Gabriela McNicoll (M.A.’20), is no stranger to Georgia State University. Her life as a Panther started in 2004 as a full-time staff member in the College of Arts and Sciences’ Dean’s Office working on International Program Development and continued as a data administrator in the College of Education and Human Development. A vested employee within the University System of Georgia, McNicoll decided later in life to pivot and pursue her artistic passion for film. The sudden and untimely passing of her mother was a life-changing event; one that would set her on course for a graduate degree in Film, Video and Digital Imaging. A novice to the world of film production, McNicoll wrote and served as executive producer on her first-ever film, a southern gothic narrative about the death of her mother made possible through the very life insurance benefit her mother secured to bequeath her children a legacy.
“I needed a way to purge the grief,” says Gabriela of her journey into film. “I didn’t know what I was doing. I applied to the grad program in 2017 because I wanted to have a better foundation for my filmmaking. This was my second chance.” That second chance not only earned her acceptance into the graduate program but garnered her a win in last year’s Georgia State University Student Film Festival and a screenplay finalist spot in the 2020 Atlanta Film Festival for her thesis project entitled “HAINT.”
This second chance, however, did not come void of challenges. McNicoll acknowledges that returning to school while being a mother, a wife and working full-time took a serious toll on her. “I was an older student,” she explains. “So I constantly felt like I was an imposter. Feeling that way forced me to work as hard as I could, learn more and take advantage of every resource available to me. I think when you are older, you have a tendency to do that.”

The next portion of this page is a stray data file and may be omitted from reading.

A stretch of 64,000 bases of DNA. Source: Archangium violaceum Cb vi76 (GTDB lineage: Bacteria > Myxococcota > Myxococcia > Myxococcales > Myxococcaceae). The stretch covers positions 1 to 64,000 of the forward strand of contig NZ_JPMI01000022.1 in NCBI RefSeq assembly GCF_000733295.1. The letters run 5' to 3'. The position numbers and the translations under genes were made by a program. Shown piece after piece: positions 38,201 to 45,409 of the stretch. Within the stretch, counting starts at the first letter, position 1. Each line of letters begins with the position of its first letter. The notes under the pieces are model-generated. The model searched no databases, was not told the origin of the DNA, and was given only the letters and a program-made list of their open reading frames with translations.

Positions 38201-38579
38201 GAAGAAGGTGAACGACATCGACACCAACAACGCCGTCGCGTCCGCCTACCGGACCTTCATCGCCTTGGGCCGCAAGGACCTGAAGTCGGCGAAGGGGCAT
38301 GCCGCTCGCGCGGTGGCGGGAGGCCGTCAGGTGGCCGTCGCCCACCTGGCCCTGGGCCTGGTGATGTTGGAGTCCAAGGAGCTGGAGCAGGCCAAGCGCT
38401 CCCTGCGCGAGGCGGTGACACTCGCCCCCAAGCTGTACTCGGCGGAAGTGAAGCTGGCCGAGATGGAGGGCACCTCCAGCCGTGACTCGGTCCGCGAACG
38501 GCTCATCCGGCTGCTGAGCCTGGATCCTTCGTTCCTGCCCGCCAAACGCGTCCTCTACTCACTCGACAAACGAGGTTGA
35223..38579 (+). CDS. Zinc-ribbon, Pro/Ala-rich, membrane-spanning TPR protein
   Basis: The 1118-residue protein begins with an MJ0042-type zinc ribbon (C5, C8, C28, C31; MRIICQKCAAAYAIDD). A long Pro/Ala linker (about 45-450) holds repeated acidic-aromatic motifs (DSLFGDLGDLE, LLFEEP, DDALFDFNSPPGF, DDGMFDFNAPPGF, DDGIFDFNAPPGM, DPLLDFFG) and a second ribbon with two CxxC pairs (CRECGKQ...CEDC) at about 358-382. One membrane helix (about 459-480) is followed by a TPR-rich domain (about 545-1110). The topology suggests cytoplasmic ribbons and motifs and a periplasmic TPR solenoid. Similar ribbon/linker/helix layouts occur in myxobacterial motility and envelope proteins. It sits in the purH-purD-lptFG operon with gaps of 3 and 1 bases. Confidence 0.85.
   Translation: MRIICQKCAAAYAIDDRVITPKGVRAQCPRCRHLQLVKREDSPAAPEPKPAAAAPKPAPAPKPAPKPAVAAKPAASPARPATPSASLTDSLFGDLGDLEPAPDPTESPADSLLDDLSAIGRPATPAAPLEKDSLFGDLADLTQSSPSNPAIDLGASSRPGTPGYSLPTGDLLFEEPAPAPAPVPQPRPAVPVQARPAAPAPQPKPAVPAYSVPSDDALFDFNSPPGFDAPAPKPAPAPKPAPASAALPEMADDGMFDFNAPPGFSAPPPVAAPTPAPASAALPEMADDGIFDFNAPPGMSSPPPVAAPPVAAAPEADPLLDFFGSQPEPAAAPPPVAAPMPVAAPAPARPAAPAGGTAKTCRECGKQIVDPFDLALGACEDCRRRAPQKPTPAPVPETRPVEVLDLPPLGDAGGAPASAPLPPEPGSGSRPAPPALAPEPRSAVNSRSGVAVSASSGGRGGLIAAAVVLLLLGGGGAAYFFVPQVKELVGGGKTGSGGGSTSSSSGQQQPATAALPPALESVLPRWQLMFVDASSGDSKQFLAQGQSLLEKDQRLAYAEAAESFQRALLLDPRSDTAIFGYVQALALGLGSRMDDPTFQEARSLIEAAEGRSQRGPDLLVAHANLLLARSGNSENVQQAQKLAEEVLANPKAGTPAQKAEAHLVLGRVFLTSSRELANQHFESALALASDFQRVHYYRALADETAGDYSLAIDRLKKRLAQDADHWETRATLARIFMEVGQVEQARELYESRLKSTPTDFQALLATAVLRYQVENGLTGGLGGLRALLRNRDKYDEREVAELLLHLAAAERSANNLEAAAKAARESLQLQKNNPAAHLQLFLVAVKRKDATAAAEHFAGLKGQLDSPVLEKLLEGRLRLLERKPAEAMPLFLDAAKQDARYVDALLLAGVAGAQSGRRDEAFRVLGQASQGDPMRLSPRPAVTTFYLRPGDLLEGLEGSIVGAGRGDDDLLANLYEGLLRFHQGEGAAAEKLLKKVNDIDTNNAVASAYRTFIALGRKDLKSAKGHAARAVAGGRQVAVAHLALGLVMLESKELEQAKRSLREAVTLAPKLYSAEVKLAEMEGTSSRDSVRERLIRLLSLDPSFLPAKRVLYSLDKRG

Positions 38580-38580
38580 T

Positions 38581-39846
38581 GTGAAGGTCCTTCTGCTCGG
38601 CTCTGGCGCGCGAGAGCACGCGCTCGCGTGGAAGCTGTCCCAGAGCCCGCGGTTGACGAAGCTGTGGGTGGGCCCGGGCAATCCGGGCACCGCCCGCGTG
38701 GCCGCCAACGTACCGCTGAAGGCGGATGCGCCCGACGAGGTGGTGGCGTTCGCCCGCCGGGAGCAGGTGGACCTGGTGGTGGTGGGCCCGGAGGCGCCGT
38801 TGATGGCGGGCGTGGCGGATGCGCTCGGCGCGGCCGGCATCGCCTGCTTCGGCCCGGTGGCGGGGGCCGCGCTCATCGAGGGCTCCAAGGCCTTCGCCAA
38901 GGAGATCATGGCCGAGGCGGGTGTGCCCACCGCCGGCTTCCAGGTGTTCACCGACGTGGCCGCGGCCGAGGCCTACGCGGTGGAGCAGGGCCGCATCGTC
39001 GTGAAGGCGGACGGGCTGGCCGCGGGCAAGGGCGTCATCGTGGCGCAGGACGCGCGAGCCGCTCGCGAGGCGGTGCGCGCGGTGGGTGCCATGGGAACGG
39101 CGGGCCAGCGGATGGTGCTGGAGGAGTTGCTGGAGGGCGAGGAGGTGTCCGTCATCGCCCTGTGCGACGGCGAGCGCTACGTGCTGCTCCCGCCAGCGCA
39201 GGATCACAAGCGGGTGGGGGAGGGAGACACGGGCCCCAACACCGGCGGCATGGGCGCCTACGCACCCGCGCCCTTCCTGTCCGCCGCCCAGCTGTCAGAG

McNicoll credits a team of supportive production faculty, her supervisor and a select group of graduate students/crew who helped her navigate through the program and maintain her sanity. “I was fortunate to have an advocate and supporter in Dr. Joyce Many,” McNicoll recounts. “Having friends in the program like Mo Morgan, Jean Burset, Anna Norman, Jade McDonald and Gabriella Lavatai also helped me get through.”
McNicoll learned to develop her creative eye by pulling upon those things she holds dear. Family, relationships, interconnectedness and southern roots are recurring themes that permeate throughout her work. Her latest project, currently on pause due to the COVID-19 pandemic, is her thesis film project “HAINT ,” a southern gothic narrative interwoven with elements of magical realism. The story follows a little girl and her best friend as they build a bottle tree to catch whatever is haunting her neglectful mother.
Her thesis committee served as both advisors and mentors, and she credits Daniel Robin, Dr. Alessandra Raengo, Dr. Aggie Bazaz and Ly Bolia with helping her acquire the tools she needed for a solid foundation in filmmaking. “They were incredibly supportive, encouraging and accessible,” she says. Courses in Advance Film Theory, Cinematography and Producing Documentaries all fortified Gabriela’s firm grasp on filmmaking as both a studies discipline and an art form.
Pursuing her advanced degree has unleashed an entrepreneurial spirit in McNicoll, and as a result she has teamed up with Atlanta-based filmmaker and producer Dana E. Salter to jointly create GDMF Productions. This production company specializes in creating films that tell the story of the American south. In McNicoll’s own words: “I consider myself a southern woman filmmaker.”
Gabriela’s second chance to change her life and pursue her passion for filmmaking required her to push herself beyond her insecurities. “I had something to say, but I needed that knowledge base in order to feel confident,” she says, reflecting on her many lessons learned. “The tools I gained in the Georgia State film program helped me silence my imposter.”